SCREAM 3: An underrated, post-modern deconstruction (2000 in Film #5)

This year, 20 years on from the year 2000, I’m going to celebrate the first year of cinema in the 21st century by looking back at some of the films across the year at the turn of the millennium which took No #1 at the box office for their opening weekends.

This week, I’m looking at Wes Craven’s threequel, Scream 3

Did we all misjudge Scream 3? That was the question on my lips by the end of rewatching Wes Craven’s threequel to Scream, one of the defining horror movies—indeed movies generally—of the 1990’s, taking a post-modern blade to horror tropes and conventions and slicing through them with abandon.

The first Scream was released in 1996, a year after the nadir example of The Curse of Michael Myers, the sixth Halloween film that suggested the slasher, and the horror franchise machine in general, was bloated and tired. Scream, coasting on a wave of self-reflective pop-cultural analysis, balanced fresh scares and incisive comedy to create a new horror movie icon in Ghostface, the costume that disguised the very human killers immersed in the tropes and cinematic beats of horror movies. Scream 2, while less effective, took a knife to the horror sequel, building on the mythology of the Woodsboro murders of the original while observing the repeating narrative ideas in follow-ups. It made sense, given Scream was all about upending the horror origin story, to deconstruct the storytelling symbols of horror sequels. Every Halloween has it’s Halloween II, right?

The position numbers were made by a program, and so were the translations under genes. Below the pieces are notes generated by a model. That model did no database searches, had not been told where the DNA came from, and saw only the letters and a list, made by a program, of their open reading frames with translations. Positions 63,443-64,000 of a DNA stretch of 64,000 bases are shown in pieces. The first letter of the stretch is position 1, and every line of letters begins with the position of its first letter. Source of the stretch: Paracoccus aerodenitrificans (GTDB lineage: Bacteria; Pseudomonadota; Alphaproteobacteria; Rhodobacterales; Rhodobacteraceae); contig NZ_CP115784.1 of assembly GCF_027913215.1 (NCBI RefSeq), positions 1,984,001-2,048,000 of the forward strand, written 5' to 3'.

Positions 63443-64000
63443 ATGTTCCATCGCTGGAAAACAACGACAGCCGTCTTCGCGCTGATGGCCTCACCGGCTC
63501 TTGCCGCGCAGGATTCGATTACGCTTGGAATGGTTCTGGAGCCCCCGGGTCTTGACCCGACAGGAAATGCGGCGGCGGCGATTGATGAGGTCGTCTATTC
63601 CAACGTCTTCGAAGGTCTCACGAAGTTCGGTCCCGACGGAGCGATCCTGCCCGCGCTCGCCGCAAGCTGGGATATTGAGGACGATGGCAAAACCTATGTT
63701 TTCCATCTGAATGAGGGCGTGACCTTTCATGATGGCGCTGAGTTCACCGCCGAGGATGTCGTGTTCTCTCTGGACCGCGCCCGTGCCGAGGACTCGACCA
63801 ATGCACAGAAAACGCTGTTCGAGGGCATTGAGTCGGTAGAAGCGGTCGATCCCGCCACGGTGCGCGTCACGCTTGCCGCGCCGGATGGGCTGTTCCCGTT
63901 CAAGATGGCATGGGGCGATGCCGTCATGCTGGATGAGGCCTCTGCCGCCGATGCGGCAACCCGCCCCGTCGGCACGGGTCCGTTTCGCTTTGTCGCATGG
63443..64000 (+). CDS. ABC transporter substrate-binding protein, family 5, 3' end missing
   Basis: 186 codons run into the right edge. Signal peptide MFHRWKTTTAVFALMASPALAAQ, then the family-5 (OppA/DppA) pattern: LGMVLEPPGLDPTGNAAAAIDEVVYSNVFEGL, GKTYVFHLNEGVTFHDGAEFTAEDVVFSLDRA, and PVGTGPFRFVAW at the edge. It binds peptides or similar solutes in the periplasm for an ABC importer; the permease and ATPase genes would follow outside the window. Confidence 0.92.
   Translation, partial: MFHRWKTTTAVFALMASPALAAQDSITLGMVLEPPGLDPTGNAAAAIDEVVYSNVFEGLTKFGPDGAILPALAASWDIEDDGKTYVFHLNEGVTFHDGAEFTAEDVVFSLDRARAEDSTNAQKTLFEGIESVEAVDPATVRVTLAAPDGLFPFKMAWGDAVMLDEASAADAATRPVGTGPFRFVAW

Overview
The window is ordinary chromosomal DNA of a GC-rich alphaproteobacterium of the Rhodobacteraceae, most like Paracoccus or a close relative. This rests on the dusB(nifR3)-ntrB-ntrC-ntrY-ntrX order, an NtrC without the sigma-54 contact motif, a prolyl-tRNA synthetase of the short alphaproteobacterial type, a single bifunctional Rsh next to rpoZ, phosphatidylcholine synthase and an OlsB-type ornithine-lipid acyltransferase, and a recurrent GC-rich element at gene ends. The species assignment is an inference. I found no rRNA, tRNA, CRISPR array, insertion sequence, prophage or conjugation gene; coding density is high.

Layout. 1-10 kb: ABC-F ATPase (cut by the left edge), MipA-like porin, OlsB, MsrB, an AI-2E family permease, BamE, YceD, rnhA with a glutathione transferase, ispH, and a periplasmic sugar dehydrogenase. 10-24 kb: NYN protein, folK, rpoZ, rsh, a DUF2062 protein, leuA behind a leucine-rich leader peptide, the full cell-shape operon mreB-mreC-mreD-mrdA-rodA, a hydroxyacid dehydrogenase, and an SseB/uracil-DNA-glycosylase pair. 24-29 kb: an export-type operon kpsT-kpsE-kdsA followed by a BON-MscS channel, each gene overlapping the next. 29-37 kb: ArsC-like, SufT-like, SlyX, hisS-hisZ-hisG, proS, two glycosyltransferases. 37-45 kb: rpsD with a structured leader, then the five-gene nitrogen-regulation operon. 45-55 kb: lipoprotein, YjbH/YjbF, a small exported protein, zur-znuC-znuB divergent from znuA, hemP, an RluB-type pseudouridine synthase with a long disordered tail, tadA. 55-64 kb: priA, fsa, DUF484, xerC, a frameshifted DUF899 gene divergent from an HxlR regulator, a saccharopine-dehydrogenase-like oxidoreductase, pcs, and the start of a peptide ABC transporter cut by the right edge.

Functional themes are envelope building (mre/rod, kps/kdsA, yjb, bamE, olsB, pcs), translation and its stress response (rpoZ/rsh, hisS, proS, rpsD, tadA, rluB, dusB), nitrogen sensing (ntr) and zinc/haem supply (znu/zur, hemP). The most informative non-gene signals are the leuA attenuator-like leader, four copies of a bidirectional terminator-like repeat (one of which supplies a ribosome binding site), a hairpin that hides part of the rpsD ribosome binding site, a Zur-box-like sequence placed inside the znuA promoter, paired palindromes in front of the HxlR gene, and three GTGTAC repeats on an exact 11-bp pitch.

Scream 3 naturally extends this same deconstruction to the horror trilogy, commenting from a metatextual standpoint about endings. One wonders if there was a self-knowing irony in this statement, certainly when it comes to horror; many of the most successful horror franchises – the aforementioned Halloween, Friday the 13th, A Nightmare on Elm St etc… – all extended beyond three movies, stretching and sprawling out to innumerable sequels designed to extend the menace, often for box office returns. Scream itself would be no different – Scream 4 arrives by 2011, with a TV series a few years later. Scream 3 therefore ends up a moot point, a concluding chapter to a series that will eventually be revived, a property with as much cultural cache as the traditional slasher franchises it lampooned and deconstructed.

Yet we maybe have treated Scream 3 with too much scorn. With distance, though not on a par with its predecessors, it works in context with the films that came before.

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Last Action Hero (1993)

Last Action Hero is both ahead of its time and perfectly positioned *within* the era it was made, such is the paradox of a forgotten curiosity of 1990’s action cinema and the stratospheric career of Arnold Schwartzenegger.

Here’s my story and why I’m writing about Last Action Hero some twenty five years on from its release. I was 11 years old when Last Action Hero was released in cinemas, in the US one week after Steven Spielberg’s decade-defining Jurassic Park. In theory, I was the perfect age to consume a film which is entirely about the youthful obsession of a similarly-aged child, Austin O’Brien’s Danny Madigan, with action adventure cinema. Jurassic Park I badgered my parents to take me to see three times yet I didn’t go anywhere near Last Action Hero. It didn’t even register with me. It has taken me until age 36 to actually sit down and watch it, and this is after spending at least the last twenty years being an enormous fan of Schwarzenegger’s movies and career. Last Action Hero was always the Arnie film I missed.

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